In its report on the role of the Comptroller and Auditor General, the Public Accounts Committee made recommendations on this subject, among others. The Government's response to the Committee's report as a whole is being published today in a White Paper. Since early legislation on local government audit is proposed, it was thought right to make a separate statement to the House on this.
The Government entirely endorse the PAC's conclusion that the present arrangements for local authority audit need to be improved and that greater attention needs to be given to value-for-money work. In addition, we do not believe that it is right in principle that a local authority should appoint its own auditors. We also wish to see the experience of private sector accountants used in substantially greater measure in local government audit.
The PAC concluded that the Comptroller and Auditor General should assume responsibility for the district audit service. The Government have considered this very carefully but have decided that such an arrangement would be fundamentally inconsistent with the constitutional position of local authorities. Parliament's proper interest in moneys voted as Exchequer grants to local authorities is best pursued through the accountability to Parliament of the Ministers responsible for the payment of those grants.
The Government accordingly propose to introduce early legislation to establish a new Audit Commission, which would be responsible for the audit of local authorities in England and Wales. Its members would be appointed by my right hon. Friends the Secretaries State for the Environment and for Wales, partly from local government and partly from people with relevant expertise in industry, commerce and the professions, with an independent chairman.
The commission would appoint auditors to the local authorities, either from district audit or from the private sector. It would take over from my Department responsibility for the district audit service. Discussions with the staff about possible transfer arrangements will start now.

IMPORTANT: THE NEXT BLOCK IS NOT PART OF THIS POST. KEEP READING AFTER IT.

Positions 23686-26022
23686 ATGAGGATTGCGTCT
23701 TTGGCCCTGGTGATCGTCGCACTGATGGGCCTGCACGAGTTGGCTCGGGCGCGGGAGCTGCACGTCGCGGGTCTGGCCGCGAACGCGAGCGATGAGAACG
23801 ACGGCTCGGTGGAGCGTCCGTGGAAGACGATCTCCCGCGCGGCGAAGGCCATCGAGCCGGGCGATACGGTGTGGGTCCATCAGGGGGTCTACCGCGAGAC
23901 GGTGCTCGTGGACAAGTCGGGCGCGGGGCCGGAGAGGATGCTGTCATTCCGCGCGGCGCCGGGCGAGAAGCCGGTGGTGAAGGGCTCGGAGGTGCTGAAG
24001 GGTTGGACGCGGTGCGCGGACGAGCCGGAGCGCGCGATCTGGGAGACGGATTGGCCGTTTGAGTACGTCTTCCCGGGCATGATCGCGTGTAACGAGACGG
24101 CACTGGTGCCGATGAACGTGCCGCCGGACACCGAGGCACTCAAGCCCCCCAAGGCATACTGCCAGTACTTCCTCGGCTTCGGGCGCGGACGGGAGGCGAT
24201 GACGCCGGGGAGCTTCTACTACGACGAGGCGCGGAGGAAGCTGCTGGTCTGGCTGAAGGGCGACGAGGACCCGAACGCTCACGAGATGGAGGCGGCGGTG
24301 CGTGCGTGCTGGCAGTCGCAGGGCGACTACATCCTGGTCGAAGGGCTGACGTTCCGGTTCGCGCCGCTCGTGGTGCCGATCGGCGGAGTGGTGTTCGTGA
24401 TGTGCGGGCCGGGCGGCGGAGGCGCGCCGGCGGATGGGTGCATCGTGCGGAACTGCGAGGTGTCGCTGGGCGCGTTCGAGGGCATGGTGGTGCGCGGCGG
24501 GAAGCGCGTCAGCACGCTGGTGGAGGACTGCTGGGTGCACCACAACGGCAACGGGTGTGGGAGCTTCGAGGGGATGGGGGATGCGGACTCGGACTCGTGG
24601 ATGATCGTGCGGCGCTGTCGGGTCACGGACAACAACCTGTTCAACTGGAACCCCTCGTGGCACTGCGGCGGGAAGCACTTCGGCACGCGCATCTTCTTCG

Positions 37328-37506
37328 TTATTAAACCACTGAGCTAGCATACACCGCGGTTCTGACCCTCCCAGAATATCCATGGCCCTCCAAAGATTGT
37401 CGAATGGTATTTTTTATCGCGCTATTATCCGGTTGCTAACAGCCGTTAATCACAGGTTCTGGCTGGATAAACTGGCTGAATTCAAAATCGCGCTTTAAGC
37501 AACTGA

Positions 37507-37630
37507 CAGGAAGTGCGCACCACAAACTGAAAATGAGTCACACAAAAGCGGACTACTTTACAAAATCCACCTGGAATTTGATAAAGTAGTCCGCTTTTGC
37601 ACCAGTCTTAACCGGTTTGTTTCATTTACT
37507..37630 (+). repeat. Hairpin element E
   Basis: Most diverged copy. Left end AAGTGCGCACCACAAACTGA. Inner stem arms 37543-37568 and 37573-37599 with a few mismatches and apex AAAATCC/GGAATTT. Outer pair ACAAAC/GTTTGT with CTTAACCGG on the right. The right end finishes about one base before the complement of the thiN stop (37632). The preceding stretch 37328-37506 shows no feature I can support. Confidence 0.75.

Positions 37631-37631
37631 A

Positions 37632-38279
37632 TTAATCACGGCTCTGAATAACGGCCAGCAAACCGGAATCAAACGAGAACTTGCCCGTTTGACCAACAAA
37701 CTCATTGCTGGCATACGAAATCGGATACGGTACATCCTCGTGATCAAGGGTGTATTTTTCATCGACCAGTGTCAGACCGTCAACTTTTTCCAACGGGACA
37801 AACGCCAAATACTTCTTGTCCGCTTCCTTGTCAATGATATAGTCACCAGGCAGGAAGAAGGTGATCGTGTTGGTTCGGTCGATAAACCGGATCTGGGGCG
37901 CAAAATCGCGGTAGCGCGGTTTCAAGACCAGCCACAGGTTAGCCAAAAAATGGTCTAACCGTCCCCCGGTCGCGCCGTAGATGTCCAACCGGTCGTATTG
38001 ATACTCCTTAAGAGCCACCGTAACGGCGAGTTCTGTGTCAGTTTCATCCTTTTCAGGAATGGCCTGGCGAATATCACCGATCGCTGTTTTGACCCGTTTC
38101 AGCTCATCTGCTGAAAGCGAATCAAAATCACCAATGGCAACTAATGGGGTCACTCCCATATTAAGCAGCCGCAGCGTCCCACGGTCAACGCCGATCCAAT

The Commission would also subsume the functions of the advisory committee on local government audit.
The commission would not be responsible for the audit of water authorities, whose auditors would in future be appointed by the relevant Secretary of State.
The commission would have powers to promote or undertake work on value for money and efficiency. It would thus cover some of the work of the local authorities management services and computer committee, and I intend to discuss this with the local authority associations.
The commission would be self-financing, primarily from audit fees, as the audit service is now. Some increase in the present scale of fees would be required to accommodate the increased audit effort.
A consultation paper setting out the details of this proposal is being issued today.
My right hon. Friend also intends to use his powers under the Local Government Act 1972 to appoint as additional district auditors members of private accountancy firms. We believe that their diverse experience will be helpful to local authorities facing the challenges of a period of declining resources. They will undertake the audit of the accounts for 1981–82 of a small number of authorities in England, working under the general supervision of the chief inspector of audit. The authorities will be selected to give a variety of types of authority, geographical locations, and expenditure patterns. Their names will be announced in due course.
Local government expenditure in England and Wales will be about £22,000 million this year. The need to secure value for money for such a scale of public expenditure is crucial. The Government wish to establish an audit system for the future which is well equipped to meet this need. We believe that the measures that I have announced are the right way to achieve that system.
Is the Minister aware that his statement, taken together with the consultation document, shows, first, that the newly proposed audit commission will be an expanded and more expensive quango to replace the present district auditors system? How can that possibly be justified at this time? Secondly, the proposals represent a further and serious erosion of local government independence and accountability. The consultation paper and the Minister's statement rejected the unanimous advice of the Public Accounts Committee that a new national audit office should be established under the Comptroller and Auditor General. The consultation document says that such an arrangement would be